Danish Kapoor
Danish Kapoor

Google makes it easier for people with low vision to find objects with their phones

In an announcement coinciding with Global Accessibility Awareness Day, Google highlighted new accessibility features in its software and improvements to existing features. The most important of these improvements is a major update to Android's Lookout tool, which gives people with low vision more information about the objects around them. Google stated Lookout's ability to search for specific objects using artificial intelligence, allowing it to search in seven categories such as living areas and bathrooms.

“As you move your camera around the room, Lookout will give you information about the orientation and distance of the object,” said Eve Andersson, Google's senior director of product inclusivity, equity and accessibility. he stated. This feature provides great convenience in the daily lives of users with low vision.

Android's Look to Speak app allows users to select pre-written and customizable phrases with eye movements to have them read aloud by their devices. The app is now gaining a textless mode, which Andersson says aims to make communication more accessible for people with cognitive differences, literacy issues and language barriers.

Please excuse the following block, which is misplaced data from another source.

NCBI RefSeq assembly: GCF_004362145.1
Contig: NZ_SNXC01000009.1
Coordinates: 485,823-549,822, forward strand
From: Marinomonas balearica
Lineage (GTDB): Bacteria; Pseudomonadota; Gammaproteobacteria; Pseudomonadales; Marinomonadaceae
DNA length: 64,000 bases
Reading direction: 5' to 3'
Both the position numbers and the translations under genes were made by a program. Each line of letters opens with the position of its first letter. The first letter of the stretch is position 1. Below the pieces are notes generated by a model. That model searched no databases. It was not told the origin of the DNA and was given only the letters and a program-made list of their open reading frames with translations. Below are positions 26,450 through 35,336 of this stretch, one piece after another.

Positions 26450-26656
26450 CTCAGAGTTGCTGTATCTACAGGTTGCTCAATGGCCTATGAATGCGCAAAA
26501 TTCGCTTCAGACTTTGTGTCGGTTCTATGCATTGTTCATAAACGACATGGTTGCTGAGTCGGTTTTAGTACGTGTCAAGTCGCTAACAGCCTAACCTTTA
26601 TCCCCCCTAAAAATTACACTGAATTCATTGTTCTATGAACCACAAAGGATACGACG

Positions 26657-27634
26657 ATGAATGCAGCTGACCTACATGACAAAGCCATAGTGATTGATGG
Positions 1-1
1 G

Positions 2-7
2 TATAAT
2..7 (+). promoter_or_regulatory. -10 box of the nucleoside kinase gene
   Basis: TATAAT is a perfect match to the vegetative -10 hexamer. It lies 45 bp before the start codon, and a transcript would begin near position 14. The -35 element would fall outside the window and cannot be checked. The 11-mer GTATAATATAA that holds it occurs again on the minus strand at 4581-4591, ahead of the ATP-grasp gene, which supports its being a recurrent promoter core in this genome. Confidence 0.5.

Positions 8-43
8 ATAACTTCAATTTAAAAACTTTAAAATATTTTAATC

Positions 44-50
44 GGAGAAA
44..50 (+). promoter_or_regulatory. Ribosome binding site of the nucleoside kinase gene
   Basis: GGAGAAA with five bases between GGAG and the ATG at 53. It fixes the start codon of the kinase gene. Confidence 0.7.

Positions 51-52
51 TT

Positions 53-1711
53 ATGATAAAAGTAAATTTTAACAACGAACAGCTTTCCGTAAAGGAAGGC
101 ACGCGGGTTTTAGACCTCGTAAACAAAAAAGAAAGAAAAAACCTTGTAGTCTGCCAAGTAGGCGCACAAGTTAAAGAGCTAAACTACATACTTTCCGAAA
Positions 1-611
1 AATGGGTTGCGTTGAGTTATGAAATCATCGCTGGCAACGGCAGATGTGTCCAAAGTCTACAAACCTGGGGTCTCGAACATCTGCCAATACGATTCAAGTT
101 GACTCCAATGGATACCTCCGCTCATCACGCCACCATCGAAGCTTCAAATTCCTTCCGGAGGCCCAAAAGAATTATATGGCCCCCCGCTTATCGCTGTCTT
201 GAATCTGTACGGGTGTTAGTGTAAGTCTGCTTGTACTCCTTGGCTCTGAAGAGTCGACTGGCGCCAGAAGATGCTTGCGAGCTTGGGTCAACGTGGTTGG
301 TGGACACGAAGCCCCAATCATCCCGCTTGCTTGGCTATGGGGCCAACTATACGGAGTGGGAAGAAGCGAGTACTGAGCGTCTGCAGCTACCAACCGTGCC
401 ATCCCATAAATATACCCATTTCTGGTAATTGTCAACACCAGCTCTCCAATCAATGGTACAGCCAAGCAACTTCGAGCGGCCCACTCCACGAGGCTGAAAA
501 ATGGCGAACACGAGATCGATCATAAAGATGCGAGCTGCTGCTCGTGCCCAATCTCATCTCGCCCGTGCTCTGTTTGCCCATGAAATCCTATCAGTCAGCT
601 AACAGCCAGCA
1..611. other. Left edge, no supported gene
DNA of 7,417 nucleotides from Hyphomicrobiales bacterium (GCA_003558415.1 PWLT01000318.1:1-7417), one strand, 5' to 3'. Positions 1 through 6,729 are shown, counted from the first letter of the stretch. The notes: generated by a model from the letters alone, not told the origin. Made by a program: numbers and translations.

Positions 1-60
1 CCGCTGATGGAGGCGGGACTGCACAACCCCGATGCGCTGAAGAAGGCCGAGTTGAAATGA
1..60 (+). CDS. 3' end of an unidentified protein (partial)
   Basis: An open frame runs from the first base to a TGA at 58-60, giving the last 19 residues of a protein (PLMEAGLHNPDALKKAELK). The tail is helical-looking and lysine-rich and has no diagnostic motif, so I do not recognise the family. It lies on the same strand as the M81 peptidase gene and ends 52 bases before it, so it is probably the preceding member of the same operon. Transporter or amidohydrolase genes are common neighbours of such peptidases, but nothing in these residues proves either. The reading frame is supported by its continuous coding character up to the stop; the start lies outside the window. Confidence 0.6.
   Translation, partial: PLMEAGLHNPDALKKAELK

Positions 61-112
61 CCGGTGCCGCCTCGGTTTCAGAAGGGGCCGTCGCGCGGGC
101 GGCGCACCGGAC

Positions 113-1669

Project Gameface, a project that lets you control a computer's cursor using head movements and facial expressions, is now expanding to Android. Developers can start using this project on GitHub. This will provide access to more users and provide accessibility solutions across devices.

In addition, Google's blog post also mentions other accessibility efforts. For example, businesses can now indicate in their Google Maps profile that they support Auracast-enabled Bluetooth devices. These devices can receive audio from broadcast devices in theaters, auditoriums or gyms. Google Maps' detailed voice guidance for pedestrian directions is also now expanding globally on Android and iOS, in all supported languages.

Based on feedback, the company redesigned audio notifications that detect sounds such as fire alarms. These improvements give users more control and improve the user experience.

Technology companies' advancements in accessibility are always encouraging. Apple also announced a series of improvements to its software that will come with iOS 18 this year and will allow you to navigate iPhones and iPads with eye tracking. The work of giants such as Google and Apple in this field is seen as important steps towards making access to technology more inclusive.

Danish Kapoor